"Cut it like this," instructs Jay G. Dresser, a CAP volunteer for 15 years, as he takes a power saw from one of the students to demonstrate how to notch a 2 x 4. A few feet away, students are in the bathroom ripping up rotted flooring while another group works in the bedroom. It is dark and nippy inside the modest home, but no one seems to notice as a happy cacophony of saws, hammers, and laughter fills the house.

"That's better," Dresser encourages. "Push this. Now pull the plate all the way out. Now stand it up and let me reset the blade."

A few miles away, a similar scene unfolds at the home of Betty, also a Jackson Energy Cooperative member, and the daughter and her fiancé, cousin, and four grandchildren who live with her in a mobile home that has been added to over the years. New windows are already in place and two volunteers are at work on the roof.

"The kids now have a warm bedroom," says Betty. A fire in the kitchen earlier had done extensive damage to another part of the house, but she did not have the ability to repair it. "I just did the best I could," she says. "My sister-in-law fell through the porch and the refrigerator almost landed on her.

"My son passed with leukemia when he was 32," Betty says, her long brown hair now streaked with gray. "He always told me if he won the lottery he would bulldoze down this house and build me a new home. I wish he was here to see this. They have done miracles."

Everyday miracles are what CAP has come to be known for as it has grown into the 16th largest human services charity in the country with 160 employees and as many as 50 long-term volunteers.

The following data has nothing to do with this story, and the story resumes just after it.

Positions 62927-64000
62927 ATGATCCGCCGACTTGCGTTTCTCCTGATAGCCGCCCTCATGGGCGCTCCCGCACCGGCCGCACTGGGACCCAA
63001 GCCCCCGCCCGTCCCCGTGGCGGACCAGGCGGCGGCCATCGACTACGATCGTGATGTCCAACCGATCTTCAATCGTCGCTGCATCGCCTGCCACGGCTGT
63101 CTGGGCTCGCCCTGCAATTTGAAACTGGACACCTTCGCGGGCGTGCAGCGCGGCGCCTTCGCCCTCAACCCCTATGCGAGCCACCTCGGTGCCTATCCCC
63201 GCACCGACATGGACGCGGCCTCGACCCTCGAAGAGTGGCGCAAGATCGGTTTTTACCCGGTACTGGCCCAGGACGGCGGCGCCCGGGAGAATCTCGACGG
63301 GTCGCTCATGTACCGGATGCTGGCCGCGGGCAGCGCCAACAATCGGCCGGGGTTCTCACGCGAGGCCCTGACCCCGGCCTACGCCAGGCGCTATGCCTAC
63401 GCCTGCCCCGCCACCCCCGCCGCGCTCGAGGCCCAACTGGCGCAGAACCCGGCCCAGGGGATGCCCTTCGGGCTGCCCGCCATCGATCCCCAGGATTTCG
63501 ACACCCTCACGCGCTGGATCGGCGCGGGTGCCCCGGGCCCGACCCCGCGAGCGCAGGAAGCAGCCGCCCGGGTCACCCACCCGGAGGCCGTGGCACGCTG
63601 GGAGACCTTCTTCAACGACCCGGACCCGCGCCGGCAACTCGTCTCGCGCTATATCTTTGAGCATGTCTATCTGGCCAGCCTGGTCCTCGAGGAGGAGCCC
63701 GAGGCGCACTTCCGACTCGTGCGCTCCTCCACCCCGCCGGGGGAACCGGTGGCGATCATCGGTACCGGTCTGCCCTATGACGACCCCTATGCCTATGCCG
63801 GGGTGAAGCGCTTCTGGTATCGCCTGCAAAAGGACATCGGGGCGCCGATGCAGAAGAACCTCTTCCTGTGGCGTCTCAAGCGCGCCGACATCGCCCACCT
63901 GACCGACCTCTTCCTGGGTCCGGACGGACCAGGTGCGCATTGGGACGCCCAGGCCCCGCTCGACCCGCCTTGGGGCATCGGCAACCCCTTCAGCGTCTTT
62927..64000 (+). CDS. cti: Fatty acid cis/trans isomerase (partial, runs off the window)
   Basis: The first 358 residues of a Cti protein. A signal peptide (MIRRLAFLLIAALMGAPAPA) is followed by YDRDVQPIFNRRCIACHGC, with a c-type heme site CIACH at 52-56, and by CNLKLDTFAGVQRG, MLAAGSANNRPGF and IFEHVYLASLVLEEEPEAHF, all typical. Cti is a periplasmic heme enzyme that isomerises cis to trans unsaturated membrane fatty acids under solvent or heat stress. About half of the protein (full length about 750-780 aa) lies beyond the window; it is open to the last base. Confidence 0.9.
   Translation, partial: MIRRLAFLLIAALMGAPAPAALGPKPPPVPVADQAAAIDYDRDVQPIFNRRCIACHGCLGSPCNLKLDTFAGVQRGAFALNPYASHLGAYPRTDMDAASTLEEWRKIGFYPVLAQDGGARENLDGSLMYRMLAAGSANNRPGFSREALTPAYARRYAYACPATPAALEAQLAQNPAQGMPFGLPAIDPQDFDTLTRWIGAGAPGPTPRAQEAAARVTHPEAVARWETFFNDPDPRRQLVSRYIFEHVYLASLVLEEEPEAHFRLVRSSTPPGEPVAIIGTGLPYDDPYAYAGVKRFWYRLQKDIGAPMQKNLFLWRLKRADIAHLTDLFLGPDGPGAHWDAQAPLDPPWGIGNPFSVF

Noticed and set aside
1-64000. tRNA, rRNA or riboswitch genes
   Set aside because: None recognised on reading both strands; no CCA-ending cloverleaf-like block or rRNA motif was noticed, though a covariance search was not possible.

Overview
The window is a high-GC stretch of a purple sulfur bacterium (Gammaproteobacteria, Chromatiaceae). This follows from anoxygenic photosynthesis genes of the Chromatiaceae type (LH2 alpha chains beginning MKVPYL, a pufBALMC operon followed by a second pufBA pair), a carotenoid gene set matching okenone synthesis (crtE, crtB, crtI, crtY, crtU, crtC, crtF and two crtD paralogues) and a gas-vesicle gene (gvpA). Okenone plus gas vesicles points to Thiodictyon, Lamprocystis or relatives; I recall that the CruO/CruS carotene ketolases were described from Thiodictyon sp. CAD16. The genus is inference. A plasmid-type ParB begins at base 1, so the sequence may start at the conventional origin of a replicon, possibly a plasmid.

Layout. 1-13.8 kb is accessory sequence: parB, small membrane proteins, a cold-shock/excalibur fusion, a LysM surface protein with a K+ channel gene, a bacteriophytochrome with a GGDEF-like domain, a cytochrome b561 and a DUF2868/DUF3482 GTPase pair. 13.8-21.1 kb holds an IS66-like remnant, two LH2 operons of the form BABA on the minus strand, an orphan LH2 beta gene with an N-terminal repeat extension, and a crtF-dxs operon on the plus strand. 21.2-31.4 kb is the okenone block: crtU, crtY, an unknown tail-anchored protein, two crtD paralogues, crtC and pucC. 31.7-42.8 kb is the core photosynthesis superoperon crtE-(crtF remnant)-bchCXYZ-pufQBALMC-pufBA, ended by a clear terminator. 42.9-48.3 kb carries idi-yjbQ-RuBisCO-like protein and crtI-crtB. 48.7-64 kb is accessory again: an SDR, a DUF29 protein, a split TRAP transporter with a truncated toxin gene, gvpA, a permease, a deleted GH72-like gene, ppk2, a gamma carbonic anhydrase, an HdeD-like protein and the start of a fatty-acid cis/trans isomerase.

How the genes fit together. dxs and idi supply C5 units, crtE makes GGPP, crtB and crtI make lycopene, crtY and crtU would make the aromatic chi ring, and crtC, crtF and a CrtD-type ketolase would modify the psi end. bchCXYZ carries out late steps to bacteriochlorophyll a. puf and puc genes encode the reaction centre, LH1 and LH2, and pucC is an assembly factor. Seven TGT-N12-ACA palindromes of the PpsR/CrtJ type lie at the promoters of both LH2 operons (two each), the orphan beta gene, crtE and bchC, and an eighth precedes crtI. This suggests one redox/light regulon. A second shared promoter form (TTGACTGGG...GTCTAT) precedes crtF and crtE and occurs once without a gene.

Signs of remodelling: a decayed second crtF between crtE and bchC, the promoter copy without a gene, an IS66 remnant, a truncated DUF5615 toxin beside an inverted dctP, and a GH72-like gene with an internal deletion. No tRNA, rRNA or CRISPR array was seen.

CAP's Housing Program, which coordinates WorkFest and YouthFest, a spring-break alternative program for high school students, provides home repair and reconstruction services year-round. Permanent crews, including an experienced, industry-trained crew leader and several long-term volunteers, perform all types of home repairs.

Families requesting help fill out an application, which is reviewed by a caseworker who then schedules a home visit to assess the applicant's needs. The families go through a budgeting process and in monthly installments pay back one-half of the material costs (up to a maximum of 5 percent of their income). They also donate sweat equity. All the labor is donated for the homes that CAP builds or repairs.

Across Appalachia, similar projects are under way. A CAP-operated food pantry called Grateful Bread warded off hunger for 800 families last year, and Grateful Threadz, a store accepting donations of gently used clothing, helped thousands of individuals and families. Prescription assistance helped 709, family advocacy served 4,980, elderly services 267, and domestic violence shelters 2,640. It is the same with numerous other programs. In all, the organization reached more than 50,000 people last year. Each represents a need met, a better life.

"We exist to serve God," says CAP President Guy Adams. "That is a high calling. How we do that is helping people in need in Appalachia."




50 years in the mountains
Want to know more about the Christian Appalachian Project? This summer, CAP premiered 50 Years in the Mountains: The Story of the Christian Appalachian Project. Actor Martin Sheen narrates the documentary, which tells CAP's story from the beginning to today. To view the documentary, go to www.christianapp.org, search for "50 Years in the Mountains" for the video link, then log in. There is no cost to view the program.


 

WEB EXCLUSIVE

I want to volunteer

Hear Jay Dresser's story of how he became a short-term CAP volunteer and learn more about the interview process for becoming a volunteer.